KRA cleared to tax digital businesses

This follows gazettement of the digital marketplace regulations 2020.

In Summary

•This gives KRA the go ahead to start putting in place systems that will enable taxing of the digital market place.

•National Treasury Cabinet Secretary Ukur Yatani has set January 1, 2021 as the effective date for the regulations.

The KRA headquarters at the Times Towers.
The KRA headquarters at the Times Towers.
Image: FILE

You will start paying taxes on your transactions on Google, Amazon, Jumia and other online platforms, as government moves to implement the new tax regime.

National Treasury Cabinet Secretary Ukur Yatani has gazetted the Digital Marketplace Supply Regulations, 2020.

This now gives Kenya Revenue Authority (KRA) the go-ahead to roll out systems that will enable it to net the much-needed revenues from the digital market place.


National Treasury Cabinet Secretary Ukur Yatani has set January 1, 2021 as the effective date for the regulations, which is about three and a half-month away.

“These Regulations may be cited as the Value Added Tax (Digital Marketplace Supply) Regulations, 2020,” Yatani says in the gazette notice dated September 25.

Digital marketplace supply is defined as any supply of a service made over a platform that enables the direct interaction between buyers and sellers of services through electronic means.

It targets both domestic and international market places doing business with individuals or entities in Kenya.

Taxable supplies made through a digital marketplace shall include electronic services, downloadable digital content including downloading of mobile applications, e-books and movies.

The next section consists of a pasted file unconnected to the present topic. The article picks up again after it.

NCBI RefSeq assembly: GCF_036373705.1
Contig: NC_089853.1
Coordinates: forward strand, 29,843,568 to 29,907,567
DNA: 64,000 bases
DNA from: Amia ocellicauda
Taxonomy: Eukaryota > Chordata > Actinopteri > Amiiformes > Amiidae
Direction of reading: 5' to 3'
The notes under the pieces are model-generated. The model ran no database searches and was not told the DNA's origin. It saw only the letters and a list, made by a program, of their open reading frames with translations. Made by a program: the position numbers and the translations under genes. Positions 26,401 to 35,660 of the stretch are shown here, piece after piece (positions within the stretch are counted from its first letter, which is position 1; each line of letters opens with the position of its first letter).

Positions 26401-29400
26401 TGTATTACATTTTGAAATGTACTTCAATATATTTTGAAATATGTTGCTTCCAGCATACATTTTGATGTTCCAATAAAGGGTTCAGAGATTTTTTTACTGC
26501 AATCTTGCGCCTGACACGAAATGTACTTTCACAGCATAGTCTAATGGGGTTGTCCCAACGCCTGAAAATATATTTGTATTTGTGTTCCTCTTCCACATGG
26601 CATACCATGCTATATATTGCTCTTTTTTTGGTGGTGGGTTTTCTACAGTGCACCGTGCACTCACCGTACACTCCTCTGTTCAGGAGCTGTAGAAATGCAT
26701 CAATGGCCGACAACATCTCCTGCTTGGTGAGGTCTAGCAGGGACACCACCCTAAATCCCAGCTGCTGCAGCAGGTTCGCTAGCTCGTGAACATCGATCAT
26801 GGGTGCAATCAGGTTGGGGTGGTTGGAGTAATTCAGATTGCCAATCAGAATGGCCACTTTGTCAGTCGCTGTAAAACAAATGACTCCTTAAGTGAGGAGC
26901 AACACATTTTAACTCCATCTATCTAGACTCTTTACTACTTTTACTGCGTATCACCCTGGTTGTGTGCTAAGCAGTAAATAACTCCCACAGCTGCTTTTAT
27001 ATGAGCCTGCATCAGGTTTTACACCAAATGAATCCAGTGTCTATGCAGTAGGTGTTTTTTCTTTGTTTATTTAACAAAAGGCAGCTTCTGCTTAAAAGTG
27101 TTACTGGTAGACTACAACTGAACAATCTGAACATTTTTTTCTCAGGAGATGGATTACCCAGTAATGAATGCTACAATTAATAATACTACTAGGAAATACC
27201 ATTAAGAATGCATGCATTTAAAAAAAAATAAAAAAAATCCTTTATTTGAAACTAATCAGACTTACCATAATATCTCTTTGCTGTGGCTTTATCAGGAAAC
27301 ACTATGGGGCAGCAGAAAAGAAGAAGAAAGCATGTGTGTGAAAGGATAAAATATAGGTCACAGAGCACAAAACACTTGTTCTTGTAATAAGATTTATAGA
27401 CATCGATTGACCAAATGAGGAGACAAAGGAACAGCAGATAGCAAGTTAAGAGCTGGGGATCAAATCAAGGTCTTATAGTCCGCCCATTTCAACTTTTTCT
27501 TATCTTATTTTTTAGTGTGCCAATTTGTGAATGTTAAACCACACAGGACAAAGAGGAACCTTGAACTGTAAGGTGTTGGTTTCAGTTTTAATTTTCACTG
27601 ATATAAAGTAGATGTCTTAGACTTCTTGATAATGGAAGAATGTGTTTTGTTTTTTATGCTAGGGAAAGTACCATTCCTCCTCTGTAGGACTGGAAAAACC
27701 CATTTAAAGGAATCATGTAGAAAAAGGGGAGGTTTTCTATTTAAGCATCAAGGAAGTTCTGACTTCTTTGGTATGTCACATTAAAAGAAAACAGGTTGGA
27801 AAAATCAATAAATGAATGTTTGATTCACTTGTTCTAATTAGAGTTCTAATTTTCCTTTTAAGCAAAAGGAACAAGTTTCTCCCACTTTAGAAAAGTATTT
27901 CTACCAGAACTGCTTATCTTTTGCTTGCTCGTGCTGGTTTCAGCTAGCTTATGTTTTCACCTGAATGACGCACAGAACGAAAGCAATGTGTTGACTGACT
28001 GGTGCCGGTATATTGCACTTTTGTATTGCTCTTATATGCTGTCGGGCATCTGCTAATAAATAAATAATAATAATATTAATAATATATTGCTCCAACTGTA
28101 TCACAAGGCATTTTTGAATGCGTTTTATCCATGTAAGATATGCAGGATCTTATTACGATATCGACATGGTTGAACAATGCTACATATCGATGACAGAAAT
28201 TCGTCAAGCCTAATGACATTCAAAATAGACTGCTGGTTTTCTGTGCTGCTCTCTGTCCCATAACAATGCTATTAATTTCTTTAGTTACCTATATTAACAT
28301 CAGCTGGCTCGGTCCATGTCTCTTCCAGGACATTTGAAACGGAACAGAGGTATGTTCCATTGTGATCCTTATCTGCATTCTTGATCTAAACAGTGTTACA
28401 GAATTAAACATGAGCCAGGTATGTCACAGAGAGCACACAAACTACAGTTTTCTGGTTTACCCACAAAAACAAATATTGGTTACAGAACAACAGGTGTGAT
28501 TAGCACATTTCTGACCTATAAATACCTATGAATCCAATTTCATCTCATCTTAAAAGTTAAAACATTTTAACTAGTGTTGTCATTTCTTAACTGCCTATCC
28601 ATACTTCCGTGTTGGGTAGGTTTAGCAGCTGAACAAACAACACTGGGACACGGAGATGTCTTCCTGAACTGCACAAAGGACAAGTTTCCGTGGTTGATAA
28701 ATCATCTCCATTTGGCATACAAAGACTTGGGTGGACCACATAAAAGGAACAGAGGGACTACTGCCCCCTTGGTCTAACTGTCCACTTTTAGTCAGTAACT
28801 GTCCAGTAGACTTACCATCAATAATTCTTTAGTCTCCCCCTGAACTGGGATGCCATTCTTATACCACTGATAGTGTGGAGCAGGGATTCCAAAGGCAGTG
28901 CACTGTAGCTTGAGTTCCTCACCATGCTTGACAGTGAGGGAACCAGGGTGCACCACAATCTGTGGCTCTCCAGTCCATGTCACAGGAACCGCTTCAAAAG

Subscription-based media including news, magazines, journals, streaming of TV shows and music, podcasts and online gaming will also be taxed.

Software programs including downloading software, drivers, website filters and firewalls will attract a levy.


Tickets bought for live events, theatres, restaurants purchased through the internet, the supply of digital content, transport hailing platforms and any other digital marketplace supply, as may be determined by the Commissioner KRA, will be taxed.

This means popular digital content and service providers such as Google, Amazon, Jumia and Netflix will be affected.

Taxi-hailing apps such as Uber, Bolt and Taxify will also be on the taxman's bracket once the regulations take effect.

KRA had in August sought public opinion and input ahead of gazettement.

“To ensure wide consultation and public participation, the Kenya Revenue Authority invites sector players, tax professionals and members of the public to submit their comments on the draft regulations,” Commissioner General, James Mburu said in the notice.

The new tax is payable at a rate of 1.5 per cent of the gross transaction value and is due at the time of transfer of payment for the goods or service to the provider.

While the tax is a final tax for non-resident individuals and corporate bodies, it is an advance tax for the residents who will offset the tax against the corporation tax that is due for the year of income.

It is collected and remitted by agents appointed by the Commissioner of Domestic Taxes.

Non-resident companies who conduct business in Kenya through an online platform but do not have physical presence in Kenya are required to appoint local tax representatives to account and remit the taxes on their behalf.

Under the new tax law, companies that offer digital services in the country will be required to register for VAT or appoint a tax representative before being allowed to operate.

“A digital marketplace supplier under these regulations who is from an export country shall be required to register under the simplified VAT registration framework,” CS Yattani had said earlier before gazetting the law.